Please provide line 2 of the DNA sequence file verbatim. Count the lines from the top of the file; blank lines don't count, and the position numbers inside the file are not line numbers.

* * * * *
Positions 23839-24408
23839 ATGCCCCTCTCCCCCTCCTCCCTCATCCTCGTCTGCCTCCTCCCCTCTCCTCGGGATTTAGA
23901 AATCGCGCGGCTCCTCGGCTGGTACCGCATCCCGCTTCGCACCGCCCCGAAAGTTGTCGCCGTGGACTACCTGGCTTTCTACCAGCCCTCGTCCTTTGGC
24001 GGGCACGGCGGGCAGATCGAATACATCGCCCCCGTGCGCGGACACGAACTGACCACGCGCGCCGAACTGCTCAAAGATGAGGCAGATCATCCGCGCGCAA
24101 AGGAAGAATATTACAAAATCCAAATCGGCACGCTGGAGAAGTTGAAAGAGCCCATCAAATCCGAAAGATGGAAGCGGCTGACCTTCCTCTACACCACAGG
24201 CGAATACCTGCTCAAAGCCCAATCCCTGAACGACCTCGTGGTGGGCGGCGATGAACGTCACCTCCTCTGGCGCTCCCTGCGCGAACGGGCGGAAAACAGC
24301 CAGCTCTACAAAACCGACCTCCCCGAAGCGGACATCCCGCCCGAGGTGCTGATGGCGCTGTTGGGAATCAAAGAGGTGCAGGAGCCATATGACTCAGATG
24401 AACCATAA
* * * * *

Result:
23839 ATGCCCCTCTCCCCCTCCTCCCTCATCCTCGTCTGCCTCCTCCCCTCTCCTCGGGATTTAGA